It’s been the best session it could be for Cal. They won a share of 6 of 8 heats overall, including 6 of the 7 they swam in. With only diving and the medley relay to go, the Bears have a 49-point lead over Texas: 178 to 129. Texas is projected to score 27 in diving – they could score as many as 37 (with a 1-2) or as little as 23 (with a 7-8 finish).

Meanwhile NC State is 23 back of Texas at 106, five above Indiana (101). IU is projected to score 17 in diving: they could score as much as 20 (with a win) or as few as 11 (with an 8th-place finish) and should pass NC State heading into the medley relay tonight.

1-Meter Diving – Finals

Top 8 Finishers:

  1. Colin Zeng, Tennessee – 405.40
  2. Hector Garcia, Penn State – 399.30
  3. Sam Thornton, Texas A&M – 390.50
  4. Jordan Windle, Texas – 387.10
  5. James Connor, Indiana – 373.50
  6. Briadam Herrera, Miami – 358.25
  7. Grayson Campbell, Texas – 340.45
  8. Nathanial Hernandez, Duke – 333.00

Tennessee’s Colin Zeng picked up the 1-meter dive title – he was 4th last year, though two of the three ahead of him didn’t return. Zeng scored 405.40 to comfortably beat the field, though Penn State’s Hector Garcia provided a surprisingly-tough charge. Garcia was just 12th last year, but surged to 2nd in his senior campaign.

Texas A&M’s Sam Thornton was third, nine points back of Garcia. That’s an improvement from his 6th-place finish a year ago.

Texas’s pair of scoring divers took 4th and 7th. Sophomore Jordan Windle took fourth and is looking like one of the best young divers in the nation on all three boards. Windle was three points back of Thornton. Grayson Campbell pulled out a big final dive to avoid a second-straight 8th-place finish – he was 7th overall. That’s a 28-point haul for Texas, a slight improvement from what they were projected to gain after this morning’s prelims, but short of the 32 they scored on this board last year. (None of their three scorers from last year graduated).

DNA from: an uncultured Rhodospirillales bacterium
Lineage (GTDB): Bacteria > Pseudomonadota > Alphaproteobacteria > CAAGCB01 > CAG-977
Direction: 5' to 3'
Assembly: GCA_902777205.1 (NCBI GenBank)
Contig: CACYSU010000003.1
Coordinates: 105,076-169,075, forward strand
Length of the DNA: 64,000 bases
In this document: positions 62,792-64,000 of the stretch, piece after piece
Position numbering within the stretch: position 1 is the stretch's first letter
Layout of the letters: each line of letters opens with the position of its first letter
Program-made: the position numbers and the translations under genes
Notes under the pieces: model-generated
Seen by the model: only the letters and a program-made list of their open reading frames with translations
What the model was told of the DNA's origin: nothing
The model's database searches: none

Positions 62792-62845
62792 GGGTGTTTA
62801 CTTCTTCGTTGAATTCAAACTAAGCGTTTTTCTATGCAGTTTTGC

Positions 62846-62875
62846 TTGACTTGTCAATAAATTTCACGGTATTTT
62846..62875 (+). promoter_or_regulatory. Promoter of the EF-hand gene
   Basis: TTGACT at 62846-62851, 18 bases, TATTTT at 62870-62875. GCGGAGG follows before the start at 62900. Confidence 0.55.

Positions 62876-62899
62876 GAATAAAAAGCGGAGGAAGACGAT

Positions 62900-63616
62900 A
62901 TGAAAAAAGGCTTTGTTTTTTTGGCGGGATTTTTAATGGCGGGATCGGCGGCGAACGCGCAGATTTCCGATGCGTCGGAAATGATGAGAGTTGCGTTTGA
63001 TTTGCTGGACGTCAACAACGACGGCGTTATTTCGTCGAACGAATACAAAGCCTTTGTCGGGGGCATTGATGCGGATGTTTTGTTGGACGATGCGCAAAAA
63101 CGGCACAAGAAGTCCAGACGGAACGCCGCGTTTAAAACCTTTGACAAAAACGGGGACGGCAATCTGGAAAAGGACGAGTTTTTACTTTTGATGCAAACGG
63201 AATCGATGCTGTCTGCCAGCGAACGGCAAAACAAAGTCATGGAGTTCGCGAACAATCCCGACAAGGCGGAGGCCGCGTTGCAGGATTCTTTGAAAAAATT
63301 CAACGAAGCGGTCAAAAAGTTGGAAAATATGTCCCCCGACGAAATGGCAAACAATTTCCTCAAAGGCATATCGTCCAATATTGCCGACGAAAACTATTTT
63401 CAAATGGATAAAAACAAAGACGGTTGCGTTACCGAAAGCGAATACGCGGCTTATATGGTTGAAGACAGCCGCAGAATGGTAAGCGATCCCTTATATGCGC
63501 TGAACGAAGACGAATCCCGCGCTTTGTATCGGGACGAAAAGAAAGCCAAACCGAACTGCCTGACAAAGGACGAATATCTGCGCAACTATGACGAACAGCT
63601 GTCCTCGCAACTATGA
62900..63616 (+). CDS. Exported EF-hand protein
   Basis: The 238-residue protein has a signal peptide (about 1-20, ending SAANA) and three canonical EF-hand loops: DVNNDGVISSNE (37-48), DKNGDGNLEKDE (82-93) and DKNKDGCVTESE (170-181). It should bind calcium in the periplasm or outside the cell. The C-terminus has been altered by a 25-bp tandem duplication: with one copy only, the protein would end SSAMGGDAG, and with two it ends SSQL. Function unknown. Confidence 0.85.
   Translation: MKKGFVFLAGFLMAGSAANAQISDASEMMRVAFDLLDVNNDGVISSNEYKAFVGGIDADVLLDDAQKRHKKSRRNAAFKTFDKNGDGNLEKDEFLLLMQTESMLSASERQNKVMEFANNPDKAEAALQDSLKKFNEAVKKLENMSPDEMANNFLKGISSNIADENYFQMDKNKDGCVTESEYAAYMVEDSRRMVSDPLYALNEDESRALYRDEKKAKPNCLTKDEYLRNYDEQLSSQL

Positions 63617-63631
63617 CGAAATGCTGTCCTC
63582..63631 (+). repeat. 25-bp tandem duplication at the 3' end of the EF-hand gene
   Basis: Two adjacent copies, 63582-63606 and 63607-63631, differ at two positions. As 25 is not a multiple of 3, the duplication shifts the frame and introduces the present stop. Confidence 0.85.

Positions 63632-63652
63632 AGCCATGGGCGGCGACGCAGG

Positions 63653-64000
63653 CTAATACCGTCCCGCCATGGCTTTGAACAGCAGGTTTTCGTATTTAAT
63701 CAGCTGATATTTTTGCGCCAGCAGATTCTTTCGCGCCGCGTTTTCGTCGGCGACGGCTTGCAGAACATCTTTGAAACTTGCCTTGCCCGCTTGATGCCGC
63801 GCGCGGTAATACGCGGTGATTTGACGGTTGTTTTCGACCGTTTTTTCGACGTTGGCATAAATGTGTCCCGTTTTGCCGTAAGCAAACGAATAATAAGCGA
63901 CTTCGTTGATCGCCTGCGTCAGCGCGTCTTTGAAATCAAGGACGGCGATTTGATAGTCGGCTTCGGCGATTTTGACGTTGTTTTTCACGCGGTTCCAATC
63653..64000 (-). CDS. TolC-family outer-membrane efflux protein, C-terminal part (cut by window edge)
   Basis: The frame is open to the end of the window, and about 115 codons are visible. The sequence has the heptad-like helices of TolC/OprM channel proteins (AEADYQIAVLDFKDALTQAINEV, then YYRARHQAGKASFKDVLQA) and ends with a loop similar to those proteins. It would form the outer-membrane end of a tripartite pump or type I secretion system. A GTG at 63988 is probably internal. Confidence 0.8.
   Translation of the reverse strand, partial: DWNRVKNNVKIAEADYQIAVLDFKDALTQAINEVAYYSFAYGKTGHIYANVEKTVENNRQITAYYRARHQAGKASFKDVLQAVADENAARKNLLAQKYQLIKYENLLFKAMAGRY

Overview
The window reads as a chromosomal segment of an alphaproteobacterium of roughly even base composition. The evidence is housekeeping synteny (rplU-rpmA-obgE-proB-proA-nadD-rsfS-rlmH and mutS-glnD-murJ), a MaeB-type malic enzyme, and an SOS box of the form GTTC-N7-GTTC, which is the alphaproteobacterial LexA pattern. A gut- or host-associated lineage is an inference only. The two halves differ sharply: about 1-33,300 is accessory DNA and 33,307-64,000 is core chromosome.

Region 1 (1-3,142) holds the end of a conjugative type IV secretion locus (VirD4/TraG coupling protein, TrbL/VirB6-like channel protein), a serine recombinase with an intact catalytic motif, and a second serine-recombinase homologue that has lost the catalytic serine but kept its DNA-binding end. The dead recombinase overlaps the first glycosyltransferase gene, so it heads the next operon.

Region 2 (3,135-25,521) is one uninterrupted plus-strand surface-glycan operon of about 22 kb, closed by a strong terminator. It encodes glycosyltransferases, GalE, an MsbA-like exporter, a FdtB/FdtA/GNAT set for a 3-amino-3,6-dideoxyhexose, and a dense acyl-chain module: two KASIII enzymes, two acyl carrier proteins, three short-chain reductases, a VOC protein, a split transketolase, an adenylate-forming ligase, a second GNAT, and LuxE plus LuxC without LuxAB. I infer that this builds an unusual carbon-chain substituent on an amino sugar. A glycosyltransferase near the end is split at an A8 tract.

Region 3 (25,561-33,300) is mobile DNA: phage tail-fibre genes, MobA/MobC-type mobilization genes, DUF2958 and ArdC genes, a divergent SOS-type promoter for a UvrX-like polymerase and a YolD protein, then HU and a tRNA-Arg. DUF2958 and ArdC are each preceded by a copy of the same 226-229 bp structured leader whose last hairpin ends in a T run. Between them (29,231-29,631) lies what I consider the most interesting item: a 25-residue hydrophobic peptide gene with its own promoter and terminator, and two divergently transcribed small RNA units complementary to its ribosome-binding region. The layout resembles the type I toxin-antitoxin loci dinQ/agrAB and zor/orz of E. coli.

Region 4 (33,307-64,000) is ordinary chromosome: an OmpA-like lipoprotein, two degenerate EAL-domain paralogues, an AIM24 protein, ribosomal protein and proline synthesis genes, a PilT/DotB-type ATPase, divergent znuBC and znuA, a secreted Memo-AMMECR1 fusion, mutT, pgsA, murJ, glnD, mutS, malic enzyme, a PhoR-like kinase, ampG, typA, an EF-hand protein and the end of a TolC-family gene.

Indiana got a 5th-place finish from James Connor. That’s a bit disappointing for Connor, who was 3rd last year and the top returner. Rounding out the A final were Briadam Herrera of Miami in 6th and Duke’s Nathaniel Hernandez in 8th.

Neither Texas nor Indiana had a B finalist on 1-meter. That means with 1-meter diving included, Cal still leads by 22 over Texas. Indiana is 63 back of Cal and 9 ahead of NC State for third.

400 MEDLEY RELAY – Finals

  • NCAA Record: Texas (2018) – 2:59.22
  • American Record: Cal (2017) – 3:01.51
  • U.S. Open Record: Texas (2018) – 2:59.22
  • Meet Record: Texas (2018) – 2:59.22
  • 2018 Champion: Indiana – 3:01.07

Top 8 Finishers:

  1. Indiana – 2:59.70
  2. Cal – 3:01.56
  3. Texas – 3:01.58
  4. NC State – 3:03.25
  5. Louisville – 3:03.45
  6. USC – 3:04.25
  7. Missouri – 3:04.51
  8. Florida – 3:04.66

Indiana torched the second-fastest 400 medley relay in history, going 2:59.70 to blow out the field. Gabriel Fantoni led off in 45.25, but the real strength of the relay was Ian Finnerty‘s field-best 49.60 breaststroke leg. That’s within a tenth of the fastest 100 breast split in history, a 49.5 from Kevin Cordes.

Vini Lanza was 44.2 on fly, though his relay exchange of 0.52 added a significant chunk onto that split. And Zach Apple anchored in 40.64, the best free split in the field, even though his relay exchange was 0.31.

Cal’s great night continued to get better: sophomore anchor Ryan Hoffer ran down Texas for second place, as Cal finished in 3:03.56 and Texas 3:03.58. Daniel Carr was 45.09 for Cal, freshman Reece Whitley 51.15 on breast, Andrew Seliskar 44.32 on fly and Hoffer 41.00 on freestyle.